October 4, 2021
Letters identify specific areas of interest to the Securities & Exchange Commission
The Securities and Exchange Commission (SEC) recently released an example letter to hypothetical company ABC showing how they will be reviewing companies' climate change disclosures. A number of these warning letters have already been issued to a variety of companies. These letters come ahead of the expected release of the SEC's new guidance on climate-related disclosures, anticipated before the close of 2021. A few takeaways from these letters are:
The SEC is taking notice of differences between SEC filings & CSR reports
The example letter specifically inquires why more detail is provided in the company's voluntary corporate sustainability and responsibility (CSR) report than in SEC filings. This suggests that the SEC may want to hold companies to account for the claims and stated goals in their voluntary reports, which may put companies who disclose ambitious goals in CSR reports in a difficult position if those goals were not founded on a plan with a scientifically defensible basis and data supporting progress.
The SEC is looking for litigation & reputational risks
The example letter specifically references "reputational" and "litigation" risks. This is notable because the increased pressure from the SEC comes at the same time as companies face increased pressure from "greenwashing" suits, in which citizen groups challenge the veracity of businesses' sustainability claims. Companies who market their products, services, or net-impacts as climate friendly may be at the greatest risk for these suits if their claims are not accurately stated based on the assumptions and limitations in the underlying scientific assessments.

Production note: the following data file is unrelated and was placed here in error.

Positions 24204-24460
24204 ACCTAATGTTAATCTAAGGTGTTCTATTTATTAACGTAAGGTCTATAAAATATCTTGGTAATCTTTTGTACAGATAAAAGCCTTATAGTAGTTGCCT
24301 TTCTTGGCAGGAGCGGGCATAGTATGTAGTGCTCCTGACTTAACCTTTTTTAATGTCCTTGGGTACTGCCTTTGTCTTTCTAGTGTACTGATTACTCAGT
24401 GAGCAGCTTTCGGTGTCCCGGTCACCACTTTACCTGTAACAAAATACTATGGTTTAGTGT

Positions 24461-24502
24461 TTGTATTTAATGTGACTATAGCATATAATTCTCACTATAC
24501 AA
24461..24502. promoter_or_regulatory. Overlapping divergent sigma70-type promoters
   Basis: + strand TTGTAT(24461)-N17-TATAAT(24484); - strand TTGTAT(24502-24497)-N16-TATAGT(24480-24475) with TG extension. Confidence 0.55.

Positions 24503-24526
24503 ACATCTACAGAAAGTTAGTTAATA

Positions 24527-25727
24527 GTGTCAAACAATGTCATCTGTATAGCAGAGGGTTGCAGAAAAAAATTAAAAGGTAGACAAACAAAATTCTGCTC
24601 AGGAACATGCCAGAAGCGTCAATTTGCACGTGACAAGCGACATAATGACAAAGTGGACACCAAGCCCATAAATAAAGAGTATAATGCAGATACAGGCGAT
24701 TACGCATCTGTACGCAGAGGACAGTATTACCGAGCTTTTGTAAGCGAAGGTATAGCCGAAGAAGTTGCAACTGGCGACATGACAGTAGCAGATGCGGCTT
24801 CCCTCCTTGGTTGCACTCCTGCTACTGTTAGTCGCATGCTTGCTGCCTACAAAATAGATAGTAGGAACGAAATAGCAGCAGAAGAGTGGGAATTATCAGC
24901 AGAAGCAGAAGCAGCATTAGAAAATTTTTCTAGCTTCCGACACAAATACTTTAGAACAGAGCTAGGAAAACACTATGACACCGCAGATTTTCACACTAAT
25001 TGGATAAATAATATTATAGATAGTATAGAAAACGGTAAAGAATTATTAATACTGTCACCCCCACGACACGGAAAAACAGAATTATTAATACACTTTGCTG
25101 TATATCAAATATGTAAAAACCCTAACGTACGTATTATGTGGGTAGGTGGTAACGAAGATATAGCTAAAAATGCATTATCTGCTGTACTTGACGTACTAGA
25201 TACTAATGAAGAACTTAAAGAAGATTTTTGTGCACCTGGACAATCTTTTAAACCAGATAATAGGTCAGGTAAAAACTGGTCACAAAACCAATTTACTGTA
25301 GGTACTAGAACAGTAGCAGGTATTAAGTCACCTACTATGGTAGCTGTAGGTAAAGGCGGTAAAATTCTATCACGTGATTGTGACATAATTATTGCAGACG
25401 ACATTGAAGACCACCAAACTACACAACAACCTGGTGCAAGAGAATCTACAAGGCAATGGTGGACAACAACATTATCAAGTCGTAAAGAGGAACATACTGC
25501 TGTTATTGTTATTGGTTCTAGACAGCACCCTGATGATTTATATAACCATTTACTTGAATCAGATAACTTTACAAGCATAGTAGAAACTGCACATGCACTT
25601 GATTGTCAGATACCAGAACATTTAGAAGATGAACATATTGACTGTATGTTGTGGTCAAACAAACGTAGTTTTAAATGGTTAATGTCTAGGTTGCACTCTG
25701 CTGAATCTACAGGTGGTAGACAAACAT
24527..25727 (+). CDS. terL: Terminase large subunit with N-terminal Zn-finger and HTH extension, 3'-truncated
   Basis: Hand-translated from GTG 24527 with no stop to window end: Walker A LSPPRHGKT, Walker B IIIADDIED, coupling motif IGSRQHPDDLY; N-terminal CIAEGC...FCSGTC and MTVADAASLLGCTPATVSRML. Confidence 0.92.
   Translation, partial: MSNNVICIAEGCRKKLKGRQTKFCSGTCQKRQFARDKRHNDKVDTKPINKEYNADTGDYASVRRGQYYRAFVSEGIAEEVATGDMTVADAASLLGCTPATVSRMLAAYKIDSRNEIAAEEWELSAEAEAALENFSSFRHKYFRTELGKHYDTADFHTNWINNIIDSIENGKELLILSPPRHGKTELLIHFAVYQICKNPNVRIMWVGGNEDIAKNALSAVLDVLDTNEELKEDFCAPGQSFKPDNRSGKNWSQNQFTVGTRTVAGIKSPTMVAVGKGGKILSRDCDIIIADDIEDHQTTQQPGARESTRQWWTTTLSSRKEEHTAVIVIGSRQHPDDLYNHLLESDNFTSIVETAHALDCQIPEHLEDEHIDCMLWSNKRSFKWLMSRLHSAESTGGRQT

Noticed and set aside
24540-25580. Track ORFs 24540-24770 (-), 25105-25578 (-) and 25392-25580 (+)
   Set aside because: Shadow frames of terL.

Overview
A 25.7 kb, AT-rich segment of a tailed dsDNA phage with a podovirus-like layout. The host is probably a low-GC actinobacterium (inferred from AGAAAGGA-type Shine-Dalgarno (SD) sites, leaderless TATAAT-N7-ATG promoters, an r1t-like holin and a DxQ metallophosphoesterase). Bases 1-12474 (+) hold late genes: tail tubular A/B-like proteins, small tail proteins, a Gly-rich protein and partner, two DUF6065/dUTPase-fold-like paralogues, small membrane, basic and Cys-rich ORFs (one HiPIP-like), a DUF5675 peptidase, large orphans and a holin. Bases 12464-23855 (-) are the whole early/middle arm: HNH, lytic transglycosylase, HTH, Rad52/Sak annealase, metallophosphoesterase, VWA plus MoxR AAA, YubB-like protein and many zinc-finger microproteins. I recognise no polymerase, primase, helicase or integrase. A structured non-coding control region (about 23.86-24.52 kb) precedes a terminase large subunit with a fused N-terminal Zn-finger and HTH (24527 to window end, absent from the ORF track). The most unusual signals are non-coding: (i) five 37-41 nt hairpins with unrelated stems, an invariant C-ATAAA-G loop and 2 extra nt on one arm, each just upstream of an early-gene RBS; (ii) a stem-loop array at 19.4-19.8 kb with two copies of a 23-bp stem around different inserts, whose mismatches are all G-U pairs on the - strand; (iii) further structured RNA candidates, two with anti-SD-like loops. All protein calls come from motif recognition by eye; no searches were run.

The SEC is looking at offsets
The example letter specifically references disclosing information on the purchase and sale of carbon offsets. While offsets can be an important tool for a company to reach net-zero emissions, over-reliance on offsets, purchases of unverified offsets, or improper claims based on those offsets could create risk. Companies who purchase offsets should understand the basis of the offsets they purchase (avoided, reduced, or sequestered emissions) and the limitations of claims that can be made based on those offsets.
How Exponent Can Help
Exponent is a recognized and trusted engineering and scientific consulting firm that has, for more than 50 years, advised and assisted clients in addressing their most pressing interdisciplinary and technologically complex business challenges. Today, as companies rapidly pivot operations and corporate culture to meet sustainability goals in response to changing climate conditions, changing stakeholder expectations, and evolving technology, Exponent applies its scientific and engineering expertise to help our clients create, develop, execute, and disclose sustainability projects while managing physical, transitional, and liability risk.